Skip to main content

US Skier Steven Nyman on a roll heading into world champs

  • Author:
  • Publish date:

Just before the season, American skier Steven Nyman made a $20,000 investment to bankroll a 30-something downhiller he believed could still be one of the best in the world.

Maybe a risky expenditure to some, since this skier has been besieged by injury after injury in recent seasons, leading to erratic results and loss of funding by the U.S. Ski Team.

But Nyman strongly believed in himself. So he dug deep into his own pockets this season to pay for his expenses and prove he could climb back on top.

His stock is now soaring.

Nyman captured a World Cup downhill race in Val Gardena, Italy, in December. Just before that, he took third during a downhill in Beaver Creek, Colorado, site of the world championships that begin next week and where he will be one of the favorites.

''I feel like I'm 20 again,'' said Nyman, who's from Sundance, Utah, and will turn 33 in two weeks. ''I don't feel all that old right now.''

His secret? Simple, old-fashioned rest. The easygoing Nyman needed to relax as intensely as he trained, just to keep everything in proper balance.

''You're only as strong as your weakest link,'' Nyman explained. ''So if I'm not rested enough, I'm going to start breaking down. Then I can work and work and work, but I'm not going to be that strong. Rest is a key ingredient.''

With a few days off to unwind before world championships, Nyman seriously considered a quick jaunt to the beaches of San Diego to do, as he described, ''some surfin', some chillin' and some relaxin'.''

Although he didn't make the trip - he spent time hanging out with family in Utah instead - it shows how receptive he is to logging more lounge time. That wasn't always the case.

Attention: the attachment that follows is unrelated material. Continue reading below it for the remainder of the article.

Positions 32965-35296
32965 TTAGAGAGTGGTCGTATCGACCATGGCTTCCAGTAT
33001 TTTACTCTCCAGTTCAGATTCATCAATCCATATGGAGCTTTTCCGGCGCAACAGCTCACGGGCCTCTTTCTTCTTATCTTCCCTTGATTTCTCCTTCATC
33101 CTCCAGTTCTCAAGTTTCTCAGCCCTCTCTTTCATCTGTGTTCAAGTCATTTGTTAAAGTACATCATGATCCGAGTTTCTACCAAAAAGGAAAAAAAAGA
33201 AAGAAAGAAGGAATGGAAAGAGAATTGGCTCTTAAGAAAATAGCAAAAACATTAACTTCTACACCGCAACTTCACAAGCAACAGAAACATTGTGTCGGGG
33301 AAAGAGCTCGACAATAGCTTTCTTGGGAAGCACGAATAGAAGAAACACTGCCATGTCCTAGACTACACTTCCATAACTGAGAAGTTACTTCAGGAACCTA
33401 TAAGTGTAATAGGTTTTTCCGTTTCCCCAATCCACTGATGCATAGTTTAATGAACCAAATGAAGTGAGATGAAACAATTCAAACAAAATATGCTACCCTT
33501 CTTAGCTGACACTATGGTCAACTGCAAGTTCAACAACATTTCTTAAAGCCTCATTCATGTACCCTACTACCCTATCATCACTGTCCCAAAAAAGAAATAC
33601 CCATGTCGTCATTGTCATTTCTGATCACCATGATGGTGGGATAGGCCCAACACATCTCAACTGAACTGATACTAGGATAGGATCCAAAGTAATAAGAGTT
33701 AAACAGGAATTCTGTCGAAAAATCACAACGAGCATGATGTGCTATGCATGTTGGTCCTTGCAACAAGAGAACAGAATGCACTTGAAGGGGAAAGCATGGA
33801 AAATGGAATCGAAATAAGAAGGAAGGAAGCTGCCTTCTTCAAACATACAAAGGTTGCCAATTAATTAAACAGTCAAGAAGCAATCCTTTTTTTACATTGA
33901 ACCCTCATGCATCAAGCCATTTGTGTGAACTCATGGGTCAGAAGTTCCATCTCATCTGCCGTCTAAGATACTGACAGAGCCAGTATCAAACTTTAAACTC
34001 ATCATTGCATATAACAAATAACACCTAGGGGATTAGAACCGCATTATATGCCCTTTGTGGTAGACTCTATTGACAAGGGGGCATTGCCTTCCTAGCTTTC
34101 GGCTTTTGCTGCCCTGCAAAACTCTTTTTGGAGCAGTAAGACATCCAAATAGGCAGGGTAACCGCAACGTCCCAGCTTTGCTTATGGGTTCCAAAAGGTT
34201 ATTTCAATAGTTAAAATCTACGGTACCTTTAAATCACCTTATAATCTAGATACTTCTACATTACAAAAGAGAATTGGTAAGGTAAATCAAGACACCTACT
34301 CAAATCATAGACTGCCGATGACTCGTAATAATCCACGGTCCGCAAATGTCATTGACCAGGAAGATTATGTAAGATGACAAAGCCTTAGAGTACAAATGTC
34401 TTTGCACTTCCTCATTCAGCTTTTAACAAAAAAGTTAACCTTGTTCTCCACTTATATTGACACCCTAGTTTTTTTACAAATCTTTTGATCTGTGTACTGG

''I'm not one to slack and I probably worked too much,'' he said of seasons past. ''I just didn't rest enough.''

His body paid the price. Over his career, he's endured a bulging disk in his back that pinched a nerve and required him to wear a custom-fitted cast for six weeks. He also had a badly bruised shin and underwent operations on both knees.

But the injury that concerned him most was a torn left Achilles tendon, which sidelined him for the 2011-12 season.

''I was like, `Is this it?''' said Nyman, who's made three Olympic teams, including Sochi last February. ''I've given my whole life to become one of best. To quit? That's not my style.

''The whole reason I didn't quit was I still believed I had it in me.''

He did, too. Just took some time and some tweaking of equipment, along with overhauling his training program.

A little chip on Nyman's shoulder didn't hurt, either.

After years of being fully supported, Nyman failed to finish higher than 18th in any race last year, dropping him to the squad's ''B'' team for this season. With that went his funding.

''It's a dream you have your whole life, to make the ski team, and then, `Here you go. You're one of best in the world - you owe us money,''' Nyman said. ''That's tough.''

Nyman lined up donors to offset some of his early expenses. The prize money he's been accumulating is a huge boost, too, as he collected $12,429 for taking third in Beaver Creek and $35,000 for his win in Val Gardena.

Even with all of his recent success, though, he still can't secure a sponsor for his helmet - prime real estate for a ski racer.

Really, though, it's not all that big of deal to him because he's wearing a sticker to promote fantasy ski racer, a website he helped create. It's a lot like fantasy football, only instead of drafting, say, Tom Brady or Peyton Manning, you can pick up Bode Miller, Ted Ligety or Lindsey Vonn. There's even an app available for the smartphone to track your lineup of skiers.

Nyman certainly wouldn't be a bad selection for world championships. He's entering the event on quite a roll after placing fifth in a difficult downhill race last weekend in Kitzbuehel, Austria. Plus, he's had three podium finishes on the challenging Beaver Creek course in his career.

''I've never been in this good of a situation coming into world championships,'' said Nyman, whose best finish at worlds was ninth during the super-combined in 2007. ''To be able to win on home soil, now that would be so cool.''


On the Web: